“There are two equally valid sides to every story. Every warped viewpoint must be weighed seriously for any grain of truth it might contain. If you shout loudly enough, down is actually up.”
—“From Cruella to Maleficent to the Joker: Is It Time to Retire the Villain Origin Story?” by Stephanie Zacharek, TIME Magazine, May 26, 2021
I enjoy Horror as a genre. Stephen King’s novel Carrie captivated me early on as a reader. It still does. It’s a brilliant novel about mundane evil—one of King’s best. It’s also a villain origin story. A young, abused girl with powerful psychic abilities she can’t control, Carrie White destroys everything she wanted and everyone she loved. Stephen King takes a complex, nuanced approach, skillfully treading that fine line between humanizing Carrie too much—and therefore blaming teen bullies for their own horrific murders—and making a teen girl’s indignation into a horror monster. In the final scene of his adaptation, Brian De Palma highlighted the dilemma. When Sue Snell lays flowers on Carrie’s vandalized grave, Carrie’s gore-soaked hand reaches through the earth to attack her. De Palma and King seem to say, “Be careful who you empathize with, lest you too be dragged to hell.”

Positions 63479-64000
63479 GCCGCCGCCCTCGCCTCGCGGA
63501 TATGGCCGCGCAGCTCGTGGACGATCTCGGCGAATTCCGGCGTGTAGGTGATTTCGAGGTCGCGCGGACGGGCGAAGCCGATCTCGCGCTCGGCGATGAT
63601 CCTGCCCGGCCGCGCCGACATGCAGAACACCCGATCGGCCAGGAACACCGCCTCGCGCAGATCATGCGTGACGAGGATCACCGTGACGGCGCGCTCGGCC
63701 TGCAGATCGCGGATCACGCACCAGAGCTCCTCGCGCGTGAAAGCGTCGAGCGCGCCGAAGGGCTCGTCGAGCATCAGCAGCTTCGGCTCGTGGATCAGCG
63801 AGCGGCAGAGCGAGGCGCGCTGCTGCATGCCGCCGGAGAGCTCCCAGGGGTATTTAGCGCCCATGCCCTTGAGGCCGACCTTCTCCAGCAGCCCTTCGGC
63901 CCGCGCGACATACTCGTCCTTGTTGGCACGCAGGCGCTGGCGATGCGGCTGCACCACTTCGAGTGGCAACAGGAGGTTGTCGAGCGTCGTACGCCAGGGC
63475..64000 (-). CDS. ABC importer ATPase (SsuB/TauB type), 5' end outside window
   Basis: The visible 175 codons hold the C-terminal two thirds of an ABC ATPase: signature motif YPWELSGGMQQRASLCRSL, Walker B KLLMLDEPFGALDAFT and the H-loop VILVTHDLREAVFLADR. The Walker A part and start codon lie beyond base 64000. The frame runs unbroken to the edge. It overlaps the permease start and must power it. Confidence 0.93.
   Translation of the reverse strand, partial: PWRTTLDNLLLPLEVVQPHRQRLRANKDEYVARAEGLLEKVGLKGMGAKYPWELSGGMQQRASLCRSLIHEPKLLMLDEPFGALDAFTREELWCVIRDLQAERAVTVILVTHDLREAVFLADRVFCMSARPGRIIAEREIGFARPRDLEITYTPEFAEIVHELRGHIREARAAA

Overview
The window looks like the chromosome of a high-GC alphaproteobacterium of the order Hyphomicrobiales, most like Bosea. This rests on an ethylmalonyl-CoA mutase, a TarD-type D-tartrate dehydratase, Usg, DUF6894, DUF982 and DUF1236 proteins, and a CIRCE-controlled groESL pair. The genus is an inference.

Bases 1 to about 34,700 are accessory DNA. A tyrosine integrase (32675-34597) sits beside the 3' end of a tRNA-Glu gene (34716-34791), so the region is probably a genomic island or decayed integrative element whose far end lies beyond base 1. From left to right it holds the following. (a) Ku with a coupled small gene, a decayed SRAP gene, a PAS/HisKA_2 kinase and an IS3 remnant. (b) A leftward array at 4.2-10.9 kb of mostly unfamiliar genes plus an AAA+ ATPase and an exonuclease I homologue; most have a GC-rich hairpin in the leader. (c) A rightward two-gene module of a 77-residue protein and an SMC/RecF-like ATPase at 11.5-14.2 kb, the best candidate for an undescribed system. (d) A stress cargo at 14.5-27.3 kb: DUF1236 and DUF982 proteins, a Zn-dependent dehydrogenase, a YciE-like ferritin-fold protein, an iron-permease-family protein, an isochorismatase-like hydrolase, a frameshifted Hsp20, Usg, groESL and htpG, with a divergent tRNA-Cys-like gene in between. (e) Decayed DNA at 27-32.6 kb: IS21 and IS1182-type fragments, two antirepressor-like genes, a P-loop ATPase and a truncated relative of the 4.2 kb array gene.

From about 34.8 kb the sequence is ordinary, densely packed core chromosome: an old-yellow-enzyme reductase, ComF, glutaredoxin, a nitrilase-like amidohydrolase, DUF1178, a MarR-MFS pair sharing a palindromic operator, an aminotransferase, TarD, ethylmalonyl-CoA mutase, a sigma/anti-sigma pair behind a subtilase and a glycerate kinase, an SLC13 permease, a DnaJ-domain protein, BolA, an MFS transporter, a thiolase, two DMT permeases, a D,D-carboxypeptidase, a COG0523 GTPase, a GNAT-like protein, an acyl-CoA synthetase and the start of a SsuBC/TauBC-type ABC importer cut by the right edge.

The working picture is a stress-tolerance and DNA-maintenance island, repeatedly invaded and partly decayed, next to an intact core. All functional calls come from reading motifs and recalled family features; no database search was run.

Today, one of my favorite villains is Daredevil’s Wilson Fisk, aka Kingpin (brought to life by the talented actor Vincent D’Onofrio). The show’s writers and D’Onofrio do a stellar job of knowing, remembering, and never losing sight of what Fisk truly is. In portraying the crime lord’s childhood, they illustrate a brutal history fueled by toxic masculinity. And they manage to do so without excusing his out-of-control rage, corruption, and murder. We watch an adult Fisk promote his service to the community without once forgetting the fact that he’s absolutely terrifying. The visual of him sitting in front of that white abstract painting is chilling. His dire childhood grants the moment emotional depth but not necessarily empathy. That’s the intent.